Digital holographic microscopes from Lyncèe Tec

Lyncee Tec's (Lausanne, Switzerland) digital holographic microscopes capture 3-D optical images in real time at up to 50,000 frames per second (fps), thus eliminating the need for expensive and bulky isolation equipment. Two major advantages over interferometric instruments are real time data capture (including movies of biological processes, for instance), and vertical range; lateral resolution reaches 300 nm and vertical temporal resolution is 0.2 nm in air.

Lyncee Tec's (Lausanne, Switzerland) digital holographic microscopes capture 3-D optical images in real time at up to 50,000 frames per second (fps), thus eliminating the need for expensive and bulky isolation equipment. Two major advantages over interferometric instruments are real time data capture (including movies of biological processes, for instance), and vertical range.

The instrument is available in reflective mode (DHM R1000) and transmission mode (DHM T1000) models, with lateral resolution down to 300 nm and vertical temporal resolution of 0.2 nm in air. The field of view is objective limited with a maximum of 4.40 mm on a sample size up to 200 mm x 123 mm. Both models come with software that enables extensive 2-D and 3-D analysis of the captured images.

According to George C. McMurtry, CEO of NanoAndMore USA, Inc. (which distributes the instruments in the US), the DHM R1000 has some unique characteristics--among them a stroboscopic mode operating at 25MHz, which allows stop-action in the nanosecond range. This can map movement and show the influence of changing variables in real-time, and can generate movies showing changes as the variables are modified.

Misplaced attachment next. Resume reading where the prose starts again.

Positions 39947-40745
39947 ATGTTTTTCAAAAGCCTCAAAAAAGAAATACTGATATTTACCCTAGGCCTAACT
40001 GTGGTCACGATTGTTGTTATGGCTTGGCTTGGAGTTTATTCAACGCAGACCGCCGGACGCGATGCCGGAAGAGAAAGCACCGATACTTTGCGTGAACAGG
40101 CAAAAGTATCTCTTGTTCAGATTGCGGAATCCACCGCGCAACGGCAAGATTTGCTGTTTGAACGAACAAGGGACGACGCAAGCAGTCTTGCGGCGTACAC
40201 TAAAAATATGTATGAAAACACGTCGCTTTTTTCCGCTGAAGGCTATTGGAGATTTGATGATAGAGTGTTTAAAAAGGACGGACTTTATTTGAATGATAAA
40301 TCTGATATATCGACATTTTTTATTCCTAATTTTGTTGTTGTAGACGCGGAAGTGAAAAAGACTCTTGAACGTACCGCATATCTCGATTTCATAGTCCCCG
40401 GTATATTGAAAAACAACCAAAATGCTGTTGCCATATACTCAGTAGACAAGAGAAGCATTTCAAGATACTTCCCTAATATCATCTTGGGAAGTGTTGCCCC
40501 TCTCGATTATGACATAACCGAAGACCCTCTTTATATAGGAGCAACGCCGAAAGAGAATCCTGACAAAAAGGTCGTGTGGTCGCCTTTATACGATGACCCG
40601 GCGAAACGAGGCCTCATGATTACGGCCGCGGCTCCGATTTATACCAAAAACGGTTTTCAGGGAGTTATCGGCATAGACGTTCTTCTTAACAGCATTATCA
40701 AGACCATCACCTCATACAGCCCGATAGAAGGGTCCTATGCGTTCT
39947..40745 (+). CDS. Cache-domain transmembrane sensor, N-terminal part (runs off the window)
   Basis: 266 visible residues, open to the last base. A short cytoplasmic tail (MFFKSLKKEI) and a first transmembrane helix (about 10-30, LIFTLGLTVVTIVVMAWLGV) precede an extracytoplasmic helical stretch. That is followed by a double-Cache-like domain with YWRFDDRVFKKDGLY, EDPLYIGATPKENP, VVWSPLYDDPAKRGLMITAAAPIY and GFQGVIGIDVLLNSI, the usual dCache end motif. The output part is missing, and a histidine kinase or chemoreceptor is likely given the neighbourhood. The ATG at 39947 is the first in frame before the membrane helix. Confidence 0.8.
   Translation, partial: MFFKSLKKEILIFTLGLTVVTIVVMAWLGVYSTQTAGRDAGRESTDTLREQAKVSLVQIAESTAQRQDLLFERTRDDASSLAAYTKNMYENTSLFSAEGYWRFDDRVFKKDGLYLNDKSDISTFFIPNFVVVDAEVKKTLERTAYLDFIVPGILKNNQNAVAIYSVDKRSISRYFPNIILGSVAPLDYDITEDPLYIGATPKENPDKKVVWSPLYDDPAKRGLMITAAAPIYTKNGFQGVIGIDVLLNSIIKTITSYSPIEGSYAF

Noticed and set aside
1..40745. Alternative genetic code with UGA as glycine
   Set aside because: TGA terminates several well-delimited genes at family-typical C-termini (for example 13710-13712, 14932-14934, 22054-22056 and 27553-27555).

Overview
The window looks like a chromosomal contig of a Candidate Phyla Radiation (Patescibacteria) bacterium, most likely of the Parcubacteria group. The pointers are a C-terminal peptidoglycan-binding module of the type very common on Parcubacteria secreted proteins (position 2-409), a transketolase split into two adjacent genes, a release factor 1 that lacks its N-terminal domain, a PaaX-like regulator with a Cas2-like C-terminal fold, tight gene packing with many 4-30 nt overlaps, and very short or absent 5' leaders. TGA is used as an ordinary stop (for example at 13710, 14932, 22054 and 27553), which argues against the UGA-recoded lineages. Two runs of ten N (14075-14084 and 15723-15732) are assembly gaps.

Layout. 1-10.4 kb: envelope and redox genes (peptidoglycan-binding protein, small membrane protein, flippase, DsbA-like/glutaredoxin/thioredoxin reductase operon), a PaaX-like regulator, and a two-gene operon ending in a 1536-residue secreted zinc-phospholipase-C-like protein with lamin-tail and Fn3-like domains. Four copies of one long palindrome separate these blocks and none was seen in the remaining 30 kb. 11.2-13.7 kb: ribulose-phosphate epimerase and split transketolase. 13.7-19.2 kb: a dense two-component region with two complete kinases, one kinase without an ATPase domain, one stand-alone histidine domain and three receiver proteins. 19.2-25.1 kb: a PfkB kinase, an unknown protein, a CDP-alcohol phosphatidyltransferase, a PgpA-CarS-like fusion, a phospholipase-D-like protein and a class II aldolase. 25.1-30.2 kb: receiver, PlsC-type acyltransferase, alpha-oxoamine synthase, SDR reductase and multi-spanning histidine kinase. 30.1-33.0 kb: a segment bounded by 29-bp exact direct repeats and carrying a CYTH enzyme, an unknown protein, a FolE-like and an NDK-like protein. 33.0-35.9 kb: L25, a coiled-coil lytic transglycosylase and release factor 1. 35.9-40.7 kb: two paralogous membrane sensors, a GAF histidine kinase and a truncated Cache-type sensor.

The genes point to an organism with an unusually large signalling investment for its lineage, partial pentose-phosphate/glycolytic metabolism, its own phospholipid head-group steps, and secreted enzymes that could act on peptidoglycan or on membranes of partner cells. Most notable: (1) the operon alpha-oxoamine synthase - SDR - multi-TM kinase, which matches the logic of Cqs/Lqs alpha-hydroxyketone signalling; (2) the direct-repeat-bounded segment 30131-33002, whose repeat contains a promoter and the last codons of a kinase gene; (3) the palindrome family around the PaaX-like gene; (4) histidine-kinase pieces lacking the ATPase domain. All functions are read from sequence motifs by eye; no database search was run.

For more information see the digital holography microscopes page on the NanoAndMore site.

---

original press release

Digital Holographic Microscopes from Lyncèe Tec

For Life- and Material Science applications

This instrument is unique in that it captures 3-D optical images in real time at up to 50,000 fps. This quick capture eliminates the need for expensive and bulky isolation equipment and allows the instrument to work on a noisy manufacturing floor without concern for vibration as well as a quiet research laboratory. Two major advantages over interferometric instruments are the real time data capture (including such as movies of MEMS movement and biological materials), and the vertical range. Resolution is 300 nm lateral and 0.2 nm vertical.

There are two models, one for reflective mode (DHM R1000) and one for transmission mode (DHM T1000) with lateral resolution down to 300 nm and vertical temporal resolution of 0.2 nm in air. The field of view is objective limited with a maximum of 4.40 mm on a sample size up to 200 mm x 123 mm. Both models come with Koala software that includes extensive 2-D and 3-D analysis of the captured images. The flexibility of this approach and simplicity of operation allows the instruments to work as well for life science as they do for materials science.

Posted by Barbara G. Goode, barbarag@pennwell.com, for BioOptics World.

More in Home